- David Blakeslee
Close-Up is a column that spotlights films now playing on Mubi. Leo McCarey's The Awful Truth (1937) is showing February 13 - March 15, 2017 in the United Kingdom in the series The Rom Com Variations.Leo McCarey’s 1937 screwball classic The Awful Truth is the epitome of a sub-genre dubbed by philosopher Stanley Cavell the “comedy of remarriage.” In the film, husband and wife Jerry and Lucy Warriner (Cary Grant and Irene Dunne) succumb to their marital suspicions and embark on an easier-said-than-done divorce. He returns home from an unspecified dalliance, complete with fake Florida tan (ever the gentleman, he bronzes so as to save Lucy the embarrassment of getting asked why her husband looks pale after spending time in the sun), but upon his arrival, Lucy herself is nowhere to be found. She must be with her Aunt Patsy, Jerry assures his guests, that is until Aunt Patsy (Cecil Cunningham) shows up sans niece. »
A quintet comprised of Lena Dunham, Hailey Benton Gates, Durga Chew-Bose, Siobhan Burke, and myself moderated the post-screening discussions for Celia Rowlson-Hall's American fairy tale Ma on its opening weekend in New York.
Ma stars Rowlson-Hall with a terrific speechless supporting cast including Andrew Pastides, Amy Seimetz, Jason Kittelberger, Neal Bledsoe, Matt Lauria, Kentucker Audley, Peter Vack, William Connell, George McArthur, and Bobbi Jene Smith. In the tradition of Claudette Colbert in Frank Capra's It Happened One Night or Uma Thurman thumbing a ride in Gus Van Sant's Even Cowgirls Get The Blues, a modern-day Virgin Mary hitchhikes across the Southwest, ultimately arriving in Las Vegas where she meets Nevada showgirls and a tiny singing Queen Victoria lookalike.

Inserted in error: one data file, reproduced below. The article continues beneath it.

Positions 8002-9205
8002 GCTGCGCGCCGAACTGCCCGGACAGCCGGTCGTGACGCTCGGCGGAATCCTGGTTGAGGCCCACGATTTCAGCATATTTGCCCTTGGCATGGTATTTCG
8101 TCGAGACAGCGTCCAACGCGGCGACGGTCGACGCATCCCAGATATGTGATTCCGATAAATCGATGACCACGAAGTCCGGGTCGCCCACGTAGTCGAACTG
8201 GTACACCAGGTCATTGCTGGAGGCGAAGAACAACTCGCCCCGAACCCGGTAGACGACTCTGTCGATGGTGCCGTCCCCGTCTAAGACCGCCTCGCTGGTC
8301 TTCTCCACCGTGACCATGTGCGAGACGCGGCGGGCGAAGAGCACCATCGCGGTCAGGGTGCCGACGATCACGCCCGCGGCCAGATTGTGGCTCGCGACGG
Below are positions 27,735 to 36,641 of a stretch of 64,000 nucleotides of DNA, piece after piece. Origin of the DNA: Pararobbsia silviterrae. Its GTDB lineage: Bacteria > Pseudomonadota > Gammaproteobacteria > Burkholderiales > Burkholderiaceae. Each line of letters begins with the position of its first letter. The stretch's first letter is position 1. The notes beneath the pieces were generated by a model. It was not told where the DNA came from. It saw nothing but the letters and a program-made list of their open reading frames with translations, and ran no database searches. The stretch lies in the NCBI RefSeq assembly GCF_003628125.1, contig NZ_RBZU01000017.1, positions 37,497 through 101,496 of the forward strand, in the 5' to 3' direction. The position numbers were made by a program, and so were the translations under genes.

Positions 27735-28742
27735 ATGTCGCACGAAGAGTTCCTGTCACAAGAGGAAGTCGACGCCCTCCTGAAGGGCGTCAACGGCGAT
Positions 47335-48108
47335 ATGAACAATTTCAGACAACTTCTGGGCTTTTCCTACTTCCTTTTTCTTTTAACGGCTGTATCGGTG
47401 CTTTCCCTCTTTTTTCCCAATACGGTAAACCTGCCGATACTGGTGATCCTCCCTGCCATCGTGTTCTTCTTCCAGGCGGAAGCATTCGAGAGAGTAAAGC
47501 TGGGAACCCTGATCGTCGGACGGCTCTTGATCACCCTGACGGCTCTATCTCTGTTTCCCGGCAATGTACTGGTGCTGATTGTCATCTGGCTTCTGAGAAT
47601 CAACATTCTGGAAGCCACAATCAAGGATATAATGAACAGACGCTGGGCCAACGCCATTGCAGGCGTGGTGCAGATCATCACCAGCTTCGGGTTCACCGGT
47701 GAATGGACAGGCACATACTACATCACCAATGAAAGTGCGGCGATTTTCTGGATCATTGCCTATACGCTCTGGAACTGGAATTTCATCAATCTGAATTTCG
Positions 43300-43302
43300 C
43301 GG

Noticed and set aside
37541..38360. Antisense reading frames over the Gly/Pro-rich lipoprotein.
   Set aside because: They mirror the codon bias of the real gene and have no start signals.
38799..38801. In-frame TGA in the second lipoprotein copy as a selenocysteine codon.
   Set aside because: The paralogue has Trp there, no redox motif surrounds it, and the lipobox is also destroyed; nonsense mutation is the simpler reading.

Celia Rowlson-Hall: "I really wanted to tell an American story. »
- Anne-Katrin Titze
News Flash! (Dateline: Chicago Il. January 10, 2017.) The Criterion Collection launches its 2017 campaign today with a raucous one-two punch that summons fond memories of Hollywood’s Golden Age while jabbing its finger into the chest of today’s corrupt media hacks. His Girl Friday, that epitome of classic screwball comedy, gets the deluxe treatment in a handsome dual-disc Blu-ray edition that also serves as a fancy showcase for its influential predecessor The Front Page. This winning effort by the whipsmart Criterion team spares no expense, as both flicks leap off the screen with a frenetic urgency that almost seems improper for relics of such venerable age.
But it’s not the longevity that sells this package, it’s the the relevance of how concisely the parallel stories, each with their own sharp accents of distinction, speak to today – how the brilliant cynicism of Ben Hecht’s snappy dialog simultaneously captures the »
- David Blakeslee
7 items from 2017